The FBI declined to comment on the location rules under consideration by the FCC, but the bureau’s own investigative guidelines say it can seek access to any information supplied to other government agencies. Previous generations of FCC location rules, though created for 911 services, eventually led to the FBI quietly gaining an expanded ability to track cellphone users.
The potential goes far beyond government uses, said Manlio Allegra, chief executive of Polaris Wireless, one of the location-services companies experimenting with altitude measurements. Malls could use altitude tracking to monitor crowd flows and send coupons to the phones of customers walking past a shoe shop on the top floor. Multilevel casinos could monitor gamblers for security purposes. Companies could better keep tabs on the movements of their employees, especially those handling expensive products.
“It’s like a tidal wave,” Allegra said of the potential for three-dimensional tracking. “You upgrade the network, every performance [capability] on the network gets upgraded.”
The technology works on a simple principle: Air molecules concentrate more densely at low altitudes than at high ones, causing measurable variations that follow predictable patterns. Even if overall barometric pressure at a certain location is shifting — say, as a hurricane approaches — the bottom floor of an office building will have higher pressure than the top one.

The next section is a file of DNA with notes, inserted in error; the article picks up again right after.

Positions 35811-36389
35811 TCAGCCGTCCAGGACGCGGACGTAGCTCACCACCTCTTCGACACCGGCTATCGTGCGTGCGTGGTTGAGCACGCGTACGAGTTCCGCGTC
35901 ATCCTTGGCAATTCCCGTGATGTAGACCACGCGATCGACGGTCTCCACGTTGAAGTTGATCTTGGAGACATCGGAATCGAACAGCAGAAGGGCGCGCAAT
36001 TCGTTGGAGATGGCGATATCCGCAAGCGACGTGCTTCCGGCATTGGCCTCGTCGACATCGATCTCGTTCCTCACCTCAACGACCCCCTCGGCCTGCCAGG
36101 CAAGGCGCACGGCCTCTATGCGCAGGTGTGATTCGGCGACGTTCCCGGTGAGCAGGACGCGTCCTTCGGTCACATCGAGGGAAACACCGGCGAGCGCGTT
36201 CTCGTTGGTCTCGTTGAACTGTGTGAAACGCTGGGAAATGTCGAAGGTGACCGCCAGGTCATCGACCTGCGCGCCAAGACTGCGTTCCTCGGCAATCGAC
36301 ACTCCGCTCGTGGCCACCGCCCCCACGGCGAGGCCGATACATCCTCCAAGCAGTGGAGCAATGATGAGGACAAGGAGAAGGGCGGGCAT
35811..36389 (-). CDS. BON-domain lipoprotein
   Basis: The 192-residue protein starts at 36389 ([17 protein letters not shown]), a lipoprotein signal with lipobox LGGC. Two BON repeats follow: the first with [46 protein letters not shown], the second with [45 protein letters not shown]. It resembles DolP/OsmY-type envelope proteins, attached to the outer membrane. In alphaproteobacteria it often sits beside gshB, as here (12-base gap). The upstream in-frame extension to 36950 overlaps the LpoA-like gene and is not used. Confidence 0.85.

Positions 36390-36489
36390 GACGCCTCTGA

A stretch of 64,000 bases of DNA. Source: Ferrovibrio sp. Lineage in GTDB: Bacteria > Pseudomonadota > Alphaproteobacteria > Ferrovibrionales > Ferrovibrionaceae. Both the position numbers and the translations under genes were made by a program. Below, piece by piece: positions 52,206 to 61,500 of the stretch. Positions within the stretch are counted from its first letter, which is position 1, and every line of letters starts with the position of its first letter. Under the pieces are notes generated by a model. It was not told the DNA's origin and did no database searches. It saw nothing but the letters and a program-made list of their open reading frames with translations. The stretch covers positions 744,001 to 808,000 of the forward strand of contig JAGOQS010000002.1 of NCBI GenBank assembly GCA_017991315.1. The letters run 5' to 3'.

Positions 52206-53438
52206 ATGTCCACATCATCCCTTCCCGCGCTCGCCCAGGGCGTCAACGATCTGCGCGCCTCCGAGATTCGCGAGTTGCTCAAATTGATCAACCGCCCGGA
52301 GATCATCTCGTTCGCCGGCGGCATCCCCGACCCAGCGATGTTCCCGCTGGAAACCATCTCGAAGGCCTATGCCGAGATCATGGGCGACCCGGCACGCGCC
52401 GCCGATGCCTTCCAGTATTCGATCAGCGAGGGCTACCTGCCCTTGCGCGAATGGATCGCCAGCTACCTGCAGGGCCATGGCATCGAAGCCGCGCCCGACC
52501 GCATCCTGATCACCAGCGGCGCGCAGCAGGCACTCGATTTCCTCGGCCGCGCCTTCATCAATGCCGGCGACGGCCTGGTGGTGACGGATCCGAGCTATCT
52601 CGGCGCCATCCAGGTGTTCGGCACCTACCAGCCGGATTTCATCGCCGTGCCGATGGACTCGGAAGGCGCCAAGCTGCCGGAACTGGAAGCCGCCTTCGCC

The air-pressure sensors built into the latest smartphones have sparked the development of a range of apps. Some help forecast the arrival of storms; others claim to alert anglers to when fish — which are said to prefer high, stable pressure — are biting.
The iPhone 6 includes a health app that uses changes in air pressure to estimate how many stairs a user climbs each day. Apps that help hikers navigate peaks and glider pilots track flights are increasingly using barometric sensors to measure altitude, something that GPS tracking technology struggles to do as quickly and accurately.
Australian glider pilot Peter Rundle built an Android app called GlideMate that maps longitude and latitude — the “x” and “y” vectors — while also showing the “z” vector of altitude based on air-pressure readings made by the smartphone.
GlideMate also tracks rates of ascent or descent, mimicking a device called a variometer and allowing him to leave some bulky gear behind when he flies. “It’s easier to just have one instrument that does everything,” Rundle said.